MEPs warn governments not to cut health spending

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This article is part of our special report Future of European Healthcare.

MEPs have called on member states not to divert money and resources away from health care, concerned that austerity measures will widen health gaps in the EU.

Members of the European Parliament's public health committee warned that cuts in health budgets due to the economic crisis could worsen disparities across the European Union.

The committee adopted a report on health inequalities yesterday (25 January), which addressed a European Commission initiative aimed at reducing gaps in areas such as life expectancy, infant mortality and living and working conditions.

Members of the European Parliament's public health committee warned that cuts in health budgets due to the economic crisis could worsen disparities across the European Union.

The committee adopted a report on health inequalities yesterday (25 January), which addressed a European Commission initiative aimed at reducing gaps in areas such as life expectancy, infant mortality and living and working conditions.

MEPs said member states must make better use of resources and take measures to limit the negative impact of the crisis on the healthcare sector.

"In some cases, budget cuts and lower tax revenues have led to reduced funding for public health and long-term care services, while demand for these services is increasing," said Portuguese Socialist MEP Edite Estrele, author of the report.

Many of the inequalities are avoidable and exist only because of "a lack of opportunity, education, access to services and material resources," she said.

British Conservative MEP Emma McClarkin, who drafted the internal market committee's position, proposed a revision of the EU Transparency Directive to help to tackle the considerable disparities in drug treatment prices.

The Commission proposal, issued in October 2009, set out ways to help EU member states, including better information on EU funding possibilities and regular statistics on the sizes of inequalities.

Once adopted by the Parliament plenary the initiative goes to member states for their input. The Commission will publish a first report on progress in 2012.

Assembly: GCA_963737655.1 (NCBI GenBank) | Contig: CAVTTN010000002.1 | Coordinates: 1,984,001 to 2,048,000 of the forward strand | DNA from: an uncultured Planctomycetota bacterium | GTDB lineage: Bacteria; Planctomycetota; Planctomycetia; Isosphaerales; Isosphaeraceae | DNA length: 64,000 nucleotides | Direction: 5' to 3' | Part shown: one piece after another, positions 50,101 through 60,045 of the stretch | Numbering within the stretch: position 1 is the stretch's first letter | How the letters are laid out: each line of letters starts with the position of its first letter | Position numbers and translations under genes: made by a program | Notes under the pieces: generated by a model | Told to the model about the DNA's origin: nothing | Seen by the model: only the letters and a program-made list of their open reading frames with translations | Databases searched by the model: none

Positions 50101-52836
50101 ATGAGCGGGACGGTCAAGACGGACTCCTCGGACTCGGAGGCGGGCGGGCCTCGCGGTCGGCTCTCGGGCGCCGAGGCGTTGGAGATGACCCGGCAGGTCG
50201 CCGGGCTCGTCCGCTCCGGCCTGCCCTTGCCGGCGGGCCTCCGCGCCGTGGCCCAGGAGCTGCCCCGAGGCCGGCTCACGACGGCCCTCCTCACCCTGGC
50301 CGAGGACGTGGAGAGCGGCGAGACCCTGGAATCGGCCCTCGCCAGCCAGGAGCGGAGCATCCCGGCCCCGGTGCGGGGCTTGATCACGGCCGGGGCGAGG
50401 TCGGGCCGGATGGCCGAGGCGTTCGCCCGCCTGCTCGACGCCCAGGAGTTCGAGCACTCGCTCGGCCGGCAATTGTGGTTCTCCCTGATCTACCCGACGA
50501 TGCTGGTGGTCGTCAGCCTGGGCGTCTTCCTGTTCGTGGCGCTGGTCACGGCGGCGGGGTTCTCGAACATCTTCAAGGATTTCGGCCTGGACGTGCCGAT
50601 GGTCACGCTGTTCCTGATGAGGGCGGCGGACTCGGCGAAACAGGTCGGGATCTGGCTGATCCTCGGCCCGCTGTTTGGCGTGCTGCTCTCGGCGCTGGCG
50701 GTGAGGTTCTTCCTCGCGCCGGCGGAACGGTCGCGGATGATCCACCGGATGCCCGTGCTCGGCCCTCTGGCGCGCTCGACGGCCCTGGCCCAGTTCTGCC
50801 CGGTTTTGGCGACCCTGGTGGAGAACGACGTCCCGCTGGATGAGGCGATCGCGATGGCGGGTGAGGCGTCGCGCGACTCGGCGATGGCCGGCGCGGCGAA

Study reveals gaps

A recent study by the Commission and the Organisation for Economic Co-operation and Development (OECD) revealed large disparities in certain health areas across the EU.

For women, life expectancy varies from 84.4 years in France to 76.2 years in Romania and for men from 78.8 years in Sweden to 65.1 years in Lithuania. The difference between a Lithuanian man and a French woman is therefore 20 years.

It also cited shortages of health workers in some countries as a key source of inequalities. The number of doctors and nurses varies greatly between member states and is lowest in Poland and Romania.

Background

Although EU citizens have become healthier and their life expectancy has improved in recent decades, major differences persist in care services and health risk factors across the member states.

In 2007, the life expectancy of a Frenchman was 5.6 years longer than that of a Latvian man, while a Frenchwoman could expect to live 6.6 years longer than a woman in Bulgaria.

Healthcare provision in the EU is primarily the responsibility of member states, but the European Commission is trying to close the gaps among EU countries. Governments have committed themselves to reducing inequalities through the so-called Open Method of Coordination, which facilitates the exchange of experiences and the adoption of working models.

Timeline

  • 2012: European Commission progress report on reducing health inequalities.

Further Reading

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